The process of testis and epididymis formation, as for organogenesis of all tissues, relies on a network of hormones and signaling molecules that act by regulating expression of genes involved in specifying the unique features and functions of these tissues. Some of these genes encode transcription factors. In recent years, some homeoproteins have been implicated in testicular and epididymal development and include Emx2 , Lhx9 , Pbx1 , Arx , HoxA10 , and Pax2 .
Here we report the identification, through a degenerate PCR approach, of additional homeobox factors expressed in the male reproductive system. In addition, we have performed a detailed characterization of the expression profile during testicular and epididymal development of one of the homeoprotein identified, the Ladybird-like homeobox 2 (Lbx2) homeoprotein.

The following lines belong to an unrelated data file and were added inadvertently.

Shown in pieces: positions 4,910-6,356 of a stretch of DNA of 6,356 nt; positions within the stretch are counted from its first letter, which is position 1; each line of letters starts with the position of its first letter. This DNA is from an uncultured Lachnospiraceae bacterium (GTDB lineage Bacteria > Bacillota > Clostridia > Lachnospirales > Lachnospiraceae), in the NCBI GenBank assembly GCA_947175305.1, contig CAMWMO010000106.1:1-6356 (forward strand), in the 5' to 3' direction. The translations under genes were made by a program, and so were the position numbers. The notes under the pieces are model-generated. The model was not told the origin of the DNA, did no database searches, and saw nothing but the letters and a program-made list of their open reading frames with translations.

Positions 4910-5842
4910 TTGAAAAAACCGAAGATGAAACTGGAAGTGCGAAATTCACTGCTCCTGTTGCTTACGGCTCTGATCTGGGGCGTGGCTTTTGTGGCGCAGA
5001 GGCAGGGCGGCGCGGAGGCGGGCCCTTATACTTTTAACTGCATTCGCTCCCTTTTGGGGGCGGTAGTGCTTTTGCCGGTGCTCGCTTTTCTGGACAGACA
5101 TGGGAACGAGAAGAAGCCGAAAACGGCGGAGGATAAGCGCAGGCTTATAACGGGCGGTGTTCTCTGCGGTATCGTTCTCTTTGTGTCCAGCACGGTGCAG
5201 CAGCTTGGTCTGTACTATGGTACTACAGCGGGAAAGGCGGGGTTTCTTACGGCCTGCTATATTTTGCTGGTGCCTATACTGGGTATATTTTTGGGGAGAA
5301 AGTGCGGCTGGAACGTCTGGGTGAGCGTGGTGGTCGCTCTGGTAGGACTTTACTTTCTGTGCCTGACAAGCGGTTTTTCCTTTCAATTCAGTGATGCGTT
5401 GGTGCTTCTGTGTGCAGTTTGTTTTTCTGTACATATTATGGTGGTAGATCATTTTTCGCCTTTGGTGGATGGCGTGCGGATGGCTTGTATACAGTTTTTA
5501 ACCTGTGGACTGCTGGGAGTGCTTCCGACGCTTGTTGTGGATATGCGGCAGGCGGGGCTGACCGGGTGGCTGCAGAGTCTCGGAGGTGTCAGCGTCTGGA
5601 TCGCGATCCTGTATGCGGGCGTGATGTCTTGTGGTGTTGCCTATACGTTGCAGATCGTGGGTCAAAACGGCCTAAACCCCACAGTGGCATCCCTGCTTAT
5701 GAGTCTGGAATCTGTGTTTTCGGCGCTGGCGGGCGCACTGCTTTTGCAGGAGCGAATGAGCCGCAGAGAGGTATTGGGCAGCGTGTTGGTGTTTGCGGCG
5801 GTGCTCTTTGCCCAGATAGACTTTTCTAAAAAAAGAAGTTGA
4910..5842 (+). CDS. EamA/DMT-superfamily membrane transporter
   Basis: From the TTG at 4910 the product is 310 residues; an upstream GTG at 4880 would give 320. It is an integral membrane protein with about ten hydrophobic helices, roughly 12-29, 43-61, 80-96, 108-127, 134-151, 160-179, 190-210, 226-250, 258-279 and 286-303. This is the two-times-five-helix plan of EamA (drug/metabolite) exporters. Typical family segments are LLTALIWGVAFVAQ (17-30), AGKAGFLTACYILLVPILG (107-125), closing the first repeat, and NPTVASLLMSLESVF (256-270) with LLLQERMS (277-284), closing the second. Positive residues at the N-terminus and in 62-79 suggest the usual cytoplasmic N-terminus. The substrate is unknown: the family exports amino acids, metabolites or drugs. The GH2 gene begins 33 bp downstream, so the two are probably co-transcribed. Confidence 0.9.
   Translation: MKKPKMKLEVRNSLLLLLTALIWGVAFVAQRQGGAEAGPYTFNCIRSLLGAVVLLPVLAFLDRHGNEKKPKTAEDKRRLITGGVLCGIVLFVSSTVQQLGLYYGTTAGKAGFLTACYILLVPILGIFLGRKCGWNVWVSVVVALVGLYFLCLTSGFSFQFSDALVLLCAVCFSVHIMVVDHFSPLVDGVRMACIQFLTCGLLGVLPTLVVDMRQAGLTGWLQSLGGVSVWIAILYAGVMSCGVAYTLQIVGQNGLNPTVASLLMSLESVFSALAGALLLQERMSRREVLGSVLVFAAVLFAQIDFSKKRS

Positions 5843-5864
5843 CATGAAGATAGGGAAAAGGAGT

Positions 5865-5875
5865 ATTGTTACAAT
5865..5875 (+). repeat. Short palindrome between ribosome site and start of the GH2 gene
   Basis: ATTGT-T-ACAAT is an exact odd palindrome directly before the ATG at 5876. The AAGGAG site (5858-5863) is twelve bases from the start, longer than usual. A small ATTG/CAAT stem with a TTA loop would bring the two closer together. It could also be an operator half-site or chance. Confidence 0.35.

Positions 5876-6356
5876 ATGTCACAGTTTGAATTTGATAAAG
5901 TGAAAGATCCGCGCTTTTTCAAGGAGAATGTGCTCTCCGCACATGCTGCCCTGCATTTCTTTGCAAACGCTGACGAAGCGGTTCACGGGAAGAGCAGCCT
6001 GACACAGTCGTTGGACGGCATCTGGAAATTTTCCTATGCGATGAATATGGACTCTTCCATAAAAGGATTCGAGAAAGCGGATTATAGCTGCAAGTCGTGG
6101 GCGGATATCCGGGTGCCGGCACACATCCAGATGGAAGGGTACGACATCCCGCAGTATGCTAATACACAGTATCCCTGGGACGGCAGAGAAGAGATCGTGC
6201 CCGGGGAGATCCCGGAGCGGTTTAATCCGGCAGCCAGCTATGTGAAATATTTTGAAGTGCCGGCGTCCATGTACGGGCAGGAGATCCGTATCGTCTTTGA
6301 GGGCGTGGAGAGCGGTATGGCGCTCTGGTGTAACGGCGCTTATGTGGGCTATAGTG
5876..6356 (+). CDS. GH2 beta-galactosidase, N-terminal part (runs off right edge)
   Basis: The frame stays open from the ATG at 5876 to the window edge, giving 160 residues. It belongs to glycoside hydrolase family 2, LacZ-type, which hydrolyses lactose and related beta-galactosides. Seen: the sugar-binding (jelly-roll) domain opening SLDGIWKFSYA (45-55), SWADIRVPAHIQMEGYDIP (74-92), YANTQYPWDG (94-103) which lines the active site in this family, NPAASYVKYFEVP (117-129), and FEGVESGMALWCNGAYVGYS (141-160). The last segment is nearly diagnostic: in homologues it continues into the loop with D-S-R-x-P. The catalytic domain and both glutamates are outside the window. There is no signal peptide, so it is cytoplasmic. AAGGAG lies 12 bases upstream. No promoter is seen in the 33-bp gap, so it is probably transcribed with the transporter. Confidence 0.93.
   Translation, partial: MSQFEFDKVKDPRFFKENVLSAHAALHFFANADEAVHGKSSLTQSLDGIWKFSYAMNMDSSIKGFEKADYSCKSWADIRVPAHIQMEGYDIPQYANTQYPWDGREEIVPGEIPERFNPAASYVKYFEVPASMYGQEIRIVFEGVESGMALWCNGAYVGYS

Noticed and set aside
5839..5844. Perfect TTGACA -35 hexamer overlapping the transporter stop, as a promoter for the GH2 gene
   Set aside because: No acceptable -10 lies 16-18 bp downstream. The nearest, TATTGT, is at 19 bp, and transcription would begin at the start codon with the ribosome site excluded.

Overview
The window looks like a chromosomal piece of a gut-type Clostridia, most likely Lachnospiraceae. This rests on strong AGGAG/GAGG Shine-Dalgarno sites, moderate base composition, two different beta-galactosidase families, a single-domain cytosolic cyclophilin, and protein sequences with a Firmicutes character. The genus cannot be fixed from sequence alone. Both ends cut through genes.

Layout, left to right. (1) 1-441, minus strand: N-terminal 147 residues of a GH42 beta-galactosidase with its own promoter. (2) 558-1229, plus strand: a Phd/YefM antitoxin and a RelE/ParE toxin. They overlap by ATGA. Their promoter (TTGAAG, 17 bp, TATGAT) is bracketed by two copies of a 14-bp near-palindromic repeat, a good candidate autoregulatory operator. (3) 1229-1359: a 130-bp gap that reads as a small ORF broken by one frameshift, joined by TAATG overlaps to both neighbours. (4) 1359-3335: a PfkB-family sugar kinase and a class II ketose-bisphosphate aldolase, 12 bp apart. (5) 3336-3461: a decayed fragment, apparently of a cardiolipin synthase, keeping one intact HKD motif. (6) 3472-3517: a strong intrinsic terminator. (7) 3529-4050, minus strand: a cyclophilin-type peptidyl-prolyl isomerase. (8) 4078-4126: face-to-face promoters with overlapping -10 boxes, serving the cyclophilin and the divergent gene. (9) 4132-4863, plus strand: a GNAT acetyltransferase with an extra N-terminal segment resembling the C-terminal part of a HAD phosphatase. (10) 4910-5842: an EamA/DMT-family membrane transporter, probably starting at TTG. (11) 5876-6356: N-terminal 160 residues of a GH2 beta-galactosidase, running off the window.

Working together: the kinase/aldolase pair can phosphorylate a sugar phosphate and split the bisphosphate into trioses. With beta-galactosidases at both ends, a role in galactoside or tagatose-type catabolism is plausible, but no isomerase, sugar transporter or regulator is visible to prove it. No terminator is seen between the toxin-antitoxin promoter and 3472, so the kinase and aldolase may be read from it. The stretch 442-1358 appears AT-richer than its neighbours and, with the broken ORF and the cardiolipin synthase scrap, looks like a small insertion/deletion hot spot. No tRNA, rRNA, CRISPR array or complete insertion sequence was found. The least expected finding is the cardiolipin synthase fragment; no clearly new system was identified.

Homeoproteins identified by degenerate PCR in Leydig cells and epididymis
Hoxb-2, Hoxb-3, Hoxb-9
Lbx2 is the second member of a family that also comprises Lbx1 and Lbx3. The mammalian Lbx1 and Lbx2 gene are the homologs of the Drosophila Ladybird genes Ladybird late (Lbl) and Ladybird early (Lbe). Ladybird-like genes were also identified in the chick embryo, Lbx1 and Lbx3, which share a high degree of homology with mammalian Lbx genes . In Drosophila, Lbl and Lbe have been shown to play important roles in neurogenesis, myogenesis, and cardiogenesis [30–33]. A consensus DNA binding site for Lbl and Lbe proteins, RVYTAAYHAG, was recently identified . This motif was then used in a ChIP-enriched in silico target approach (ChEST) that led to the identification of several target genes regulated by the Ladybird factors in Drosophila . These genes were found to encode proteins involved in cardiac and muscle cell fate specification as well as in cell shape, adhesion, and motility . Interestingly, in mammals Lbx1 was reported to play equally important roles. Indeed, Lbx1-/- mice have important defects in heart looping , interneuron specification in the spinal cord [36–38], and migration of muscle cell precursors [39–41]. As for Lbx3, its role in chick remains unknown and no mammalian homolog has been identified yet.